It could be that the grasses most preferred by the birds don’t require expensive forb seed mixes that DNR has used in the past.
“We’re taking a step back to see what they are selecting,’’ she said.
Davros grew up with two brothers and a sister in Dolton, Ill., a far southern suburb of Chicago. Her dad was a roofer and her mom was a waitress. Her uncle raised German shorthaired pointers and she always had an interest in the outdoors, but she never thought she could make a living at it.
Her outlook changed as she delved further into studies of animal ecology and the environment, first as an undergrad at the University of Illinois at Urbana-Champaign, then as a Master’s student at Iowa State University and finally as a Ph.D. student at Illinois.
Davros, who commutes to Madelia from her home in Mankato, has studied Canada geese in northeastern Illinois, the forest ecology of black-throated blue warblers in New Hampshire and bird nesting success in suburban shopping mall parking lots.
It’s a touchy subject in her farmland district, but she’s now collaborating with U.S. Geological Survey and Loyola University to study insecticide exposure for pheasants and other grassland wildlife in Minnesota. The project, funded by a $250,000 grant from state taxpayers, is looking at whether agricultural spraying to kill aphids is drifting onto publicly owned wildlife management areas and killing bugs needed by pheasants for food.
“We don’t know what we are going to find,” Davros said. “But we do know [through the telemetry study] that birds are running through these fields when spraying is happening.”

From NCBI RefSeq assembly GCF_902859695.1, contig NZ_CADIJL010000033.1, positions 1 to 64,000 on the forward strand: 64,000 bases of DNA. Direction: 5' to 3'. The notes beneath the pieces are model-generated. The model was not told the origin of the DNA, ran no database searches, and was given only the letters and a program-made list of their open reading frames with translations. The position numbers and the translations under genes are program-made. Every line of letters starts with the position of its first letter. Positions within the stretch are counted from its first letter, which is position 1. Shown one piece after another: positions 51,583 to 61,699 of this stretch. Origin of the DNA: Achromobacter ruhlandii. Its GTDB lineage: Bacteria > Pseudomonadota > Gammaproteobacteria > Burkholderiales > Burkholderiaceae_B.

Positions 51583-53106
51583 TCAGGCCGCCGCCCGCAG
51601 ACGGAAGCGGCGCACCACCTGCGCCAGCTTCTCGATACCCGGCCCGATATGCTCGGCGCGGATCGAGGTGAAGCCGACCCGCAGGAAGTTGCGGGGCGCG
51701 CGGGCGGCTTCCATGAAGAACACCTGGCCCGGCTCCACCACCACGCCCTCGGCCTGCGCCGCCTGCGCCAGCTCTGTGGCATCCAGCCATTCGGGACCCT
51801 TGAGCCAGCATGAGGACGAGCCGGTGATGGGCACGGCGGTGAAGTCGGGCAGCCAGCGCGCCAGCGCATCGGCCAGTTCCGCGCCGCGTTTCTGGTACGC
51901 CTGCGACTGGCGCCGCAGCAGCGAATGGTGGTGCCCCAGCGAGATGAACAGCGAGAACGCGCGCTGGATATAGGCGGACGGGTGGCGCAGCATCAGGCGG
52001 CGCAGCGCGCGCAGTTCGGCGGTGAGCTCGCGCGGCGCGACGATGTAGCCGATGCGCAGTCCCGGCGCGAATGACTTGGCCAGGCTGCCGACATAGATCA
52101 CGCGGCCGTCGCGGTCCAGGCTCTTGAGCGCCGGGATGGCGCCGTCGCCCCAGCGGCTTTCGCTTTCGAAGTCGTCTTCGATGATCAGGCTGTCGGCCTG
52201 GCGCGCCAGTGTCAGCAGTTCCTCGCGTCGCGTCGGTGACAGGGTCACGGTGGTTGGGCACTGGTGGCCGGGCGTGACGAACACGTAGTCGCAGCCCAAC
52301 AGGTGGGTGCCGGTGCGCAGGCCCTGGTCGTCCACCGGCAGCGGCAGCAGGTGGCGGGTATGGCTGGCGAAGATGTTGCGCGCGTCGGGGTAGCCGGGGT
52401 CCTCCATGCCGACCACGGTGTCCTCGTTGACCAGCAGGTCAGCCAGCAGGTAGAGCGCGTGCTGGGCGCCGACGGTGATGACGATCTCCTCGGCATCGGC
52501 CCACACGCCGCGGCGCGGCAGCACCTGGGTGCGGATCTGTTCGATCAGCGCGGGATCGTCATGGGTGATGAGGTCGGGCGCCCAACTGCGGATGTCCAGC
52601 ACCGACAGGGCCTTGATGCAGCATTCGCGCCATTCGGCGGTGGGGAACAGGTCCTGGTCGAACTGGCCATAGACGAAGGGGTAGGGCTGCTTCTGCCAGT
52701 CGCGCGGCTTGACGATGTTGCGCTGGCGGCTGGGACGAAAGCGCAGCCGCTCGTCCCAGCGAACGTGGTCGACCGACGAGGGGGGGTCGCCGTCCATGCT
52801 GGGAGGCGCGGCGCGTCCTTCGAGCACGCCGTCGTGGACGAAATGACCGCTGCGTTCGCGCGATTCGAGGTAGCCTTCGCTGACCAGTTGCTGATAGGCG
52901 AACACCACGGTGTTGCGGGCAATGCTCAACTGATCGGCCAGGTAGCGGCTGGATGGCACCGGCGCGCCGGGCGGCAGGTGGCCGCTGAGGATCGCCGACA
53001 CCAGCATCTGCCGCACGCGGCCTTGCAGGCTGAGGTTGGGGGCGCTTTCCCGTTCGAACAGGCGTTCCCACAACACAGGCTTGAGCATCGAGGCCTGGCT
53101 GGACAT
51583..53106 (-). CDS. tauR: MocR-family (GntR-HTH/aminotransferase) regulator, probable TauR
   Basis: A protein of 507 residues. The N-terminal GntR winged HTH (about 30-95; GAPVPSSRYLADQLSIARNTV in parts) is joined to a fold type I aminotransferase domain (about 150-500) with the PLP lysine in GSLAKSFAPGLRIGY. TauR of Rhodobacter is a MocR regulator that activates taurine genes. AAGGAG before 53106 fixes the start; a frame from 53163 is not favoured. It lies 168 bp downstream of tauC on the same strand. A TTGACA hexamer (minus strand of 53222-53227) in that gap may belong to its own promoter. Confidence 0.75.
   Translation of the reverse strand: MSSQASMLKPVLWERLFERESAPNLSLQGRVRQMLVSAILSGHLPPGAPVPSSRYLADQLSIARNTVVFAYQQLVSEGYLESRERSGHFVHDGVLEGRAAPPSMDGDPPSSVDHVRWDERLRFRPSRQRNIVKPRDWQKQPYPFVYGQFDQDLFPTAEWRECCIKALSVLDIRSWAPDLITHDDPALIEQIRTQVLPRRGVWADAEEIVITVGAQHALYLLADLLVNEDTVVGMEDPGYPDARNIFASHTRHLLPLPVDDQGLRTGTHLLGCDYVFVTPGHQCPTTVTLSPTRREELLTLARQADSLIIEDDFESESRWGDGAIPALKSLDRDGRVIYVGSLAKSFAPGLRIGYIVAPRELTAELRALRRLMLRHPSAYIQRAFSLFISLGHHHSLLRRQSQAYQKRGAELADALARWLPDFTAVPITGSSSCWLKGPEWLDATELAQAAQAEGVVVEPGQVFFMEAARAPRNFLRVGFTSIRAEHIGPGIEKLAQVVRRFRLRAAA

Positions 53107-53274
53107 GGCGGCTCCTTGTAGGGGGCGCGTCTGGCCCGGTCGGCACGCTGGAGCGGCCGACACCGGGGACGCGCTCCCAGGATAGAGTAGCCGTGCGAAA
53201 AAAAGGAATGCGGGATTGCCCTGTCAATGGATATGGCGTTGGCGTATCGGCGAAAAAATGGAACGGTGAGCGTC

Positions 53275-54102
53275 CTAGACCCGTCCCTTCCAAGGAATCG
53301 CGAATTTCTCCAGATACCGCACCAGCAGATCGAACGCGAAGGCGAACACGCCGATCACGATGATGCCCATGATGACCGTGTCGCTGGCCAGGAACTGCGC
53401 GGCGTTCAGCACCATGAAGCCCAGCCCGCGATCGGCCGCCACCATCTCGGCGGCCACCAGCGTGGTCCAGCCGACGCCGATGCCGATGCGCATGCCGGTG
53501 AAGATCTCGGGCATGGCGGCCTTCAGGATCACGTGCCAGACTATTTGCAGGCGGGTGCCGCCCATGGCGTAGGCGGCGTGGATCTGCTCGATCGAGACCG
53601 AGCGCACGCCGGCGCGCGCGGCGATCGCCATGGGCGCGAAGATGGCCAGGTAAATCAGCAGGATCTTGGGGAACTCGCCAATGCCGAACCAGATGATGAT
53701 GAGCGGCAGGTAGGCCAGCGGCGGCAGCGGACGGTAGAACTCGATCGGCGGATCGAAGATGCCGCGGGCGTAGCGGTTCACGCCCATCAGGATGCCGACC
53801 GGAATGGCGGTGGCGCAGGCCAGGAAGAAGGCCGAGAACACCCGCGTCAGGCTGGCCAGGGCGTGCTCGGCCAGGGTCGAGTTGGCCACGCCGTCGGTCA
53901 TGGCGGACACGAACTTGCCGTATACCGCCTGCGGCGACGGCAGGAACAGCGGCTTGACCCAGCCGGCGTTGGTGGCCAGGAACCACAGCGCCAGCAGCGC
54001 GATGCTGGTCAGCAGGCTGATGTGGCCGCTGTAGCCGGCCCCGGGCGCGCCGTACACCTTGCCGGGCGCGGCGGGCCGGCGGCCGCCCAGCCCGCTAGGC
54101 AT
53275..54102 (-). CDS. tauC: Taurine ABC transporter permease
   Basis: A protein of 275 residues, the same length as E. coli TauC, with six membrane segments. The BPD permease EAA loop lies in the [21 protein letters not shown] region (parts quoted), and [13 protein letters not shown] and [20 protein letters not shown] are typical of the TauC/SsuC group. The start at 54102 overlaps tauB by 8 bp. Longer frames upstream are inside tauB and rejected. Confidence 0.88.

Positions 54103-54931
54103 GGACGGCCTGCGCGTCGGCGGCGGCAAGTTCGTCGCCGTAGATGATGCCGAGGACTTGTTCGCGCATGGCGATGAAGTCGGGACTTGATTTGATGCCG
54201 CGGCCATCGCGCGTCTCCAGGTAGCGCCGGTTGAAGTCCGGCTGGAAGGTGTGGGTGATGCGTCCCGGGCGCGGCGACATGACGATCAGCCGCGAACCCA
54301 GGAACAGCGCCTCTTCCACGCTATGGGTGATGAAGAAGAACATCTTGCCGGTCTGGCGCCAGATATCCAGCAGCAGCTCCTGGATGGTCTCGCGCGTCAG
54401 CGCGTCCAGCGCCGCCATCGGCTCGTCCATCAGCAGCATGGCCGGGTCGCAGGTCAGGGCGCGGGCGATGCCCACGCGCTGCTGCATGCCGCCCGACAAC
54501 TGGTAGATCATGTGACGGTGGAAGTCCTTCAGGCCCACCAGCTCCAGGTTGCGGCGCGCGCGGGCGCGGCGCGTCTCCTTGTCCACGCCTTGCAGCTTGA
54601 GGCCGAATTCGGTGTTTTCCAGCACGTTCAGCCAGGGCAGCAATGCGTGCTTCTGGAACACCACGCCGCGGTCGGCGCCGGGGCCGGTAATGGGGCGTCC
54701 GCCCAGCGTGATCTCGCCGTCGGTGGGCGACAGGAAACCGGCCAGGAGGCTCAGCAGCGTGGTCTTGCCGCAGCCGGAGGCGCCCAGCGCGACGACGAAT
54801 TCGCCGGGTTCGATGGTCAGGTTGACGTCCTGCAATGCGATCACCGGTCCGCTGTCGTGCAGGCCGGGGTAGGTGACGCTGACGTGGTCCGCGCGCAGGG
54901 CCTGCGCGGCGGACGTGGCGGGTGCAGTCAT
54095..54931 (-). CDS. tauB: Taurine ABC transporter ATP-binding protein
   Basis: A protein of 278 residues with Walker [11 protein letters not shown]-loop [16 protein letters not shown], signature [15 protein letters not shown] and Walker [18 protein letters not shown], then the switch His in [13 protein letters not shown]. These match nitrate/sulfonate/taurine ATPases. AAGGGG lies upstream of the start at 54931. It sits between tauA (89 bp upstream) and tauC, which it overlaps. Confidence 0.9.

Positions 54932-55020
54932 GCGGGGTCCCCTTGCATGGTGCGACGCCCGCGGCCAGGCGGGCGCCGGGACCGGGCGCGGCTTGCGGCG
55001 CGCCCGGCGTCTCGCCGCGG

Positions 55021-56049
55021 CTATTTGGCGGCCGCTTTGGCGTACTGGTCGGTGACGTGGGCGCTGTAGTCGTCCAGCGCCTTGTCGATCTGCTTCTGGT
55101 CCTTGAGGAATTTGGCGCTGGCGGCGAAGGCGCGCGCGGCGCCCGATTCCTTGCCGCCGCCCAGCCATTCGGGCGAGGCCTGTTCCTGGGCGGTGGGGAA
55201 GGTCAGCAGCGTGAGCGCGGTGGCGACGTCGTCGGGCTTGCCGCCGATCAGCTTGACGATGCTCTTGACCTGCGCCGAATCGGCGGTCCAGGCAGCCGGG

Regardless of the study’s outcome, Davros said she is wired to work with farmers for solutions. She has been taught over the years to apply science for the benefit of wildlife within the scope of any conservation program — be it for water quality, pollinator protection or prairie plant restoration.
“There’s lots of ways we can make conservation happen on private lands and still have farmers have a paycheck at the end of the day,” Davros said.
Davros is a casual pheasant hunter, certified firearms/hunter safety instructor and a member of Pheasants Forever. She’s a birder, for sure, but unapologetic about doing most of her watching from the kitchen. It’s probably due to burnout, she said, from long days in the field on bird studies.
“I’m a really lazy birder and I’m OK with admitting that,” Davros joked. “I can get really excited about it, but on your average day I don’t want to get in my car and go birding.”
Bill Schuna, area wildlife supervisor for the DNR in Slayton, said Davros has meshed well with her colleagues in southern Minnesota. She doesn’t just listen to the desires of land managers, he said, she seeks out their opinions.
“I’m enthralled with her research,” Schuna said. “She’s going to find out where these pheasants like to go.”
As for her hunting plans this fall, Davros said she needs to set some dates.
“It’s more fun with a dog and I don’t have one,” she said. “You can only invite yourself out with other people so often.”